Job Stimulation – and Study by the NSF

A brief observation. This morning, the Washington Post sent out a news alert that “Obama promises more than 600,000 stimulus jobs” this summer. As if we needed another reminder as to a key review criteria for applications for ARRA funding.

Perhaps this would be a good time to remind you that in the NSF Dear Colleage letter that appeared and then disappeared and then reappeared, the Science of Science & Innovation Policy (SciSIP) Program is accepting 2-5 page proposals for RAPID funding that address the outcome of ARRA, such as:

  • What was the contribution of the science investment to the creation and retention of jobs?
  • What was the contribution of the science investment to science and technology industries?
  • What scientific or technological advances were achieved?
  • What was the impact on the scientific workforce?

In keeping with the Presidential focus on openness and transparency in government, proposals might also examine and evaluate different approaches to building appropriate platforms for tracking and assessing science investments across the federal government as well as ways to visually convey the information to policy makers and the American public.

Edward Tufte, your country needs you.


  1. ama said

    I hope NSF gets some good apps for this–I think it’s critical that we, as scientists, take an evidence-based approach to evaluating the efficacy of the stimulus package (and all government science spending, for that matter). The usefulness of ARRA funding seems, so far, to have been taken for granted by most folks I’ve talked to, but as we saw from the Great Doubling of ’90s-era NIH funding, these things can have some serious unintended consequences, ie, a large increase in PhDs and postdocs without a proportional increase in tenure track jobs, as well as a demographic bulge of labs that got funded at the 30th %ile and are SOL in the age of 12% paylines.

    I wish NIH had taken the opportunity to put aside a few bucks to have somebody, anybody, rewrite the truly stupendously execrable SF424 forms package, whose awfulness cannot be overstated.

  2. D said

    Although NIH would like to take credit for the SF424, it can’t. It was a form designed by contractors for the OMB to be used by ALL federal agencies. A prime example of the price you pay for designing something by committee.

    • writedit said

      Really? The NIH would like to take credit for the SF424? It has improved with age and revisions but, as ama notes, still lacks literary flow. – writedit

  3. whimple said

    … as well as a demographic bulge of labs that got funded at the 30th %ile and are SOL in the age of 12% paylines.

    It’s not just these labs that are SOL. This lack of nimbleness can also be called a failure of the academic tenure system. The increasingly frantic newsletters from the AAUP seem to also be evidence along these lines.

  4. I❤ Edward Tufte. Although I've been deliberately stretching what he said because it's fun to tell people "PowerPoint killed the astronauts".

  5. writedit said

    I just realized I forgot to add a bit about an item in Science last Friday about the administration claims on job creation and the economic models used to estimate how many jobs are created and “sustained”. With regard to ARRA reporting at Universities:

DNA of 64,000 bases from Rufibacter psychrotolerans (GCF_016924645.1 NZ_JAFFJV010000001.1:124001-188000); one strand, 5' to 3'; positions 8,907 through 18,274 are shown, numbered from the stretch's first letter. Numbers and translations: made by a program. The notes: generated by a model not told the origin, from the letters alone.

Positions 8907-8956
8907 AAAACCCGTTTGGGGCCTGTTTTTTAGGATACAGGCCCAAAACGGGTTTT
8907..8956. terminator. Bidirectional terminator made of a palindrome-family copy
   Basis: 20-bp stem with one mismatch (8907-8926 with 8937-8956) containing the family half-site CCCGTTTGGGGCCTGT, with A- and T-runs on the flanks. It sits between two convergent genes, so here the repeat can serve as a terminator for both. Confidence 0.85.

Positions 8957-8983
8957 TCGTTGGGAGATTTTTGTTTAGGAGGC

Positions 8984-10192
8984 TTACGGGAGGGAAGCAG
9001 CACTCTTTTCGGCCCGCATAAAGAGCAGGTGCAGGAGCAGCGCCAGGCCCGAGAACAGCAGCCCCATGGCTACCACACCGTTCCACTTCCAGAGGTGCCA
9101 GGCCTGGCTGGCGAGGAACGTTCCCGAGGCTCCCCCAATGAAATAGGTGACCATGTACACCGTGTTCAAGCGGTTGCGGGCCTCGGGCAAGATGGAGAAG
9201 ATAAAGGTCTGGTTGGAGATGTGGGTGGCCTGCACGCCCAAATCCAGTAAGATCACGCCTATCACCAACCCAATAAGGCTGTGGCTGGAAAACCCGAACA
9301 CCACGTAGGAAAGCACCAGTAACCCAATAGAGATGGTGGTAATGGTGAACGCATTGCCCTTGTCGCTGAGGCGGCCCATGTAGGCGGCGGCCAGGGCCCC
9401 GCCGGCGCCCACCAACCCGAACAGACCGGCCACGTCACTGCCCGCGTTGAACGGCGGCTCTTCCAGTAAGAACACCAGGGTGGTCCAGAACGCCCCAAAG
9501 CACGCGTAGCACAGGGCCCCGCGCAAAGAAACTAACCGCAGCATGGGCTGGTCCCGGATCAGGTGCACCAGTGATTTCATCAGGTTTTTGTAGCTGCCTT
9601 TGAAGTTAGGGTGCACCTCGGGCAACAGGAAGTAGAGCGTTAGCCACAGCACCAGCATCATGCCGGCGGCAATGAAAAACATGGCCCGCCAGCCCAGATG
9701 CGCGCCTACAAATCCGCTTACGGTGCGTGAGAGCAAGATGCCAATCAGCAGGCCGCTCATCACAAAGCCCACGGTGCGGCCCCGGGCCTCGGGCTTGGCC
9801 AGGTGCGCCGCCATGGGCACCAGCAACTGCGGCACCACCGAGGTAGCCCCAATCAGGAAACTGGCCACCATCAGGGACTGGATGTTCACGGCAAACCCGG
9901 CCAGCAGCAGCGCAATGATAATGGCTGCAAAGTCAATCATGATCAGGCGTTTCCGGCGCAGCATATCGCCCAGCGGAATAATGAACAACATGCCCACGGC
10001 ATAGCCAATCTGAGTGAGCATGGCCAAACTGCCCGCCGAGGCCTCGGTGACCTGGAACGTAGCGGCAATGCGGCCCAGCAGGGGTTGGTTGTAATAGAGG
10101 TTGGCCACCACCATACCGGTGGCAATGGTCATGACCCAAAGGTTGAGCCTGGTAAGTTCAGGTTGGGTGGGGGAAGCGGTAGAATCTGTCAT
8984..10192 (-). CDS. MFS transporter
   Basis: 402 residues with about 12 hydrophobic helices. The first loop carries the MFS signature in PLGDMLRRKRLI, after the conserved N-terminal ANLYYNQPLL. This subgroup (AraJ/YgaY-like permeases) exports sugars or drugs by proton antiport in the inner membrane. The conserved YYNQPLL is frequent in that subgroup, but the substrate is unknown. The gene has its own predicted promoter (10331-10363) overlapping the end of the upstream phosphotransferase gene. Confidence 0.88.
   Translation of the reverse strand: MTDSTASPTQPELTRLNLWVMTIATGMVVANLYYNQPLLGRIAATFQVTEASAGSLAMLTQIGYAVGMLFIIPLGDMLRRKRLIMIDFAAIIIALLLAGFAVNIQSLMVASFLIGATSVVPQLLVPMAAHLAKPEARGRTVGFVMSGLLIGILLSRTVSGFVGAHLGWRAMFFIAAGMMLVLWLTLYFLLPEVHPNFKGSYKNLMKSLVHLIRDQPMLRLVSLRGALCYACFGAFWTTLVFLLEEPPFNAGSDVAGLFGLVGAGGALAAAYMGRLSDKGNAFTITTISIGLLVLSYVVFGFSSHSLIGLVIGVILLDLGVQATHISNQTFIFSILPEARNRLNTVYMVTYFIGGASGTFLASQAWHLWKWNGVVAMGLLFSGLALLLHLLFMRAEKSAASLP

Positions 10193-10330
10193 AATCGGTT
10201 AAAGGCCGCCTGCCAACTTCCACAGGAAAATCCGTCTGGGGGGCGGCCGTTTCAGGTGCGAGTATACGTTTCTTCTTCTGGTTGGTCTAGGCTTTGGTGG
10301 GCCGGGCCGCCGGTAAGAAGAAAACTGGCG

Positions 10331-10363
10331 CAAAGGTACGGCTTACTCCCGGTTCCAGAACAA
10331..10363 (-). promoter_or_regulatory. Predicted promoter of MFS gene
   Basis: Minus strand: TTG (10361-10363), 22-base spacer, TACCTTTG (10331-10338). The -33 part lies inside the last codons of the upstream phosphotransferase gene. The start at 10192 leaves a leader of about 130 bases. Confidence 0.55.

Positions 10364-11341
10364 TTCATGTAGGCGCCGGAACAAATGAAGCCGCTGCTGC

The rules for how to report job creation or preservation were due out this week, according to the Office of Management and Budget (OMB). Preliminary OMB guidelines say that quarterly reports should include “a narrative description of the employment impact,” including estimates of numbers of jobs created or retained, measured as full-time equivalent positions.

    However it is defined, the task of counting jobs won’t be easy. “They’re not going to have a clue,” says a government economist who asked not to be quoted by name. In addition to the elusive nature of the jobs themselves, there’s also the question of duration. Many jobs are like fireflies, flashing on one minute, off the next. “Fifteen percent of jobs last for less than a quarter [of the year],” says labor economist Julia Lane, director of a new program at the National Science Foundation called the Science of Science and Innovation Policy. That transient nature is at odds with CEA’s definition of a job retained as “an existing position that would not have been continued were it not for ARRA funding.” Continued, but for how long?

    Universities and state and federal agencies are scrambling to figure it all out, and their strategies are likely to vary by type of recipient. In academia, for example, there’s the question of whether a graduate student counts as an employee or a student. Even if universities gear up to collect data that relates to job creation or retention, questions remain. “There’s a lot of concern in the community about how we could, even with the best of guidance, ensure that we report comparable data,” says Tobin Smith of the Association of American Universities in Washington, D.C. “What kind of work can be counted toward a job retained? If one university counts one way and one another, then none of the data becomes comparable.”

    Lane hopes to find a way out of the swamp, taking an approach that is intended to relieve scientists of most of the burden. It calls for coordinating administrative records that already exist within the offices of finance, human resources, and research at most universities. Creating an administrative tracking system would mean developing uniform definitions of what is a “created” and what is a “retained” job, she says. There would still be issues of privacy and confidentiality, feasibility, and cost. But, she says, such a system shouldn’t be too costly because the data will already have been generated. Lane says a pilot project is planned at perhaps a half-dozen universities.

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